UC ANR's Carbon Neutrality Initiative fellows for 2017-18, are studying new sources of renewable energy and strategies to cut carbon emissions.
UC Berkeley doctoral candidates Jose Daniel Lara, Allegra Mayer and Carmen Tubbesing, UC ANR's Carbon Neutrality Initiative (CNI) fellows for 2017-18, are studying new sources of renewable energy and strategies to cut carbon emissions.
The UC President's Carbon Neutrality Initiative Student Fellowship Program, established in 2015, funds student-generated projects that support the UC system's goal to produce zero-net greenhouse gas emissions by 2025.
Each fellow will receive $3,000 to fund their sustainability-themed project.
The 2017-18 CNI fellows:
Jose Daniel Lara of San Jose, Costa Rica, is a first-year Ph.D. candidate in the Energy and Resources Group at UC Berkeley. Lara aims to determine the feasibility of producing electric power from dead trees. To analyze the resources available from tree die-off, he will develop a method to simulate harvesting of dead trees and evaluate the cost of harvesting dead biomass for electricity production. These results will inform policies regarding the use of biomass feedstocks to generate electric power and help mitigate the consequences of massive tree die-offs in forest communities throughout California.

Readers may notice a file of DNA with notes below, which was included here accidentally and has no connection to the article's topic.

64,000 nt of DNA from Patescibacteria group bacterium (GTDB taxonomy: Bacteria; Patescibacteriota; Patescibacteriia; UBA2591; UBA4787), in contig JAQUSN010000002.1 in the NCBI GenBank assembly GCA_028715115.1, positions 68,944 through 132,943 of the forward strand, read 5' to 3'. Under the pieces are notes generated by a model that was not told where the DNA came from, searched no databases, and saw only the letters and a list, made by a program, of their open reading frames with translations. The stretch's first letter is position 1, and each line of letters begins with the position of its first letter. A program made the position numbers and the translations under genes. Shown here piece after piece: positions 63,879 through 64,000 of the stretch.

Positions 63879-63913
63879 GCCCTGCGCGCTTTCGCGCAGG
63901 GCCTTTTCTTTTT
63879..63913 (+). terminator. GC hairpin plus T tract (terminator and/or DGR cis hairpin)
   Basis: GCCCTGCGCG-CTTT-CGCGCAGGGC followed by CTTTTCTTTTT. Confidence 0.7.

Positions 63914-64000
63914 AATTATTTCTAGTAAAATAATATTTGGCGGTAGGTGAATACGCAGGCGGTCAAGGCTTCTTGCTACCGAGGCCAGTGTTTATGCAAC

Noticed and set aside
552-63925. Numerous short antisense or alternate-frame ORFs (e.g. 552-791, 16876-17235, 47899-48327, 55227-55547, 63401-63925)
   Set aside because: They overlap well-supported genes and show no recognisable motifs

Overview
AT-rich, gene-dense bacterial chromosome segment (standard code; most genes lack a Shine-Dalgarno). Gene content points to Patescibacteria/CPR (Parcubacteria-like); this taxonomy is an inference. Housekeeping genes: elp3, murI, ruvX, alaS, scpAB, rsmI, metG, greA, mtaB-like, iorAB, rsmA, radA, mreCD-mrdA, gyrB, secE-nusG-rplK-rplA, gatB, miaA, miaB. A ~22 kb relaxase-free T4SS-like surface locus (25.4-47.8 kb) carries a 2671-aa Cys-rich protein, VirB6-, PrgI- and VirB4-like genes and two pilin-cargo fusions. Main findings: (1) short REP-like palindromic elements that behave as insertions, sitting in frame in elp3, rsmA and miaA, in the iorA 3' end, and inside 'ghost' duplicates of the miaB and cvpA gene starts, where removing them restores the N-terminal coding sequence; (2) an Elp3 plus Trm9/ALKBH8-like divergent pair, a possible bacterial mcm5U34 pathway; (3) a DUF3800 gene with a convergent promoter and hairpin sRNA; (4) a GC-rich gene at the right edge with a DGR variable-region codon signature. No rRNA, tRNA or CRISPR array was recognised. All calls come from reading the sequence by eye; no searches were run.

Allegra Mayer of Palo Alto is a fourth-year Ph.D. candidate in the Department of Environmental Science, Policy, and Management at UC Berkeley. Mayer is studying the potential for storing carbon in grassland soils across California to reduce global temperatures. Allegra will combine laboratory incubations with a state-of-the-art carbon model (DayCent) to measure and predict the effect of compost applications on grassland soil. She will then apply these results to quantify the potential change in grassland productivity and soil carbon storage associated with compost amendments. This will allow her to model the impact of climate change on the carbon cycle at these sites.
of Redmond, Wash., is a fourth-year Ph.D. candidate in the Department of Environmental Science, Policy, and Management at UC Berkeley and a fellow in the Graduate Student Program in Extension. The recent California drought led to a massive tree die-off, particularly in the southern Sierra Nevada, that will have long-term impacts on forest carbon storage. To gain a better understanding of the impact of carbon from dead trees, Tubbesing will calculate forest carbon transfers from live tree pools to dead pools between 2012 and 2016.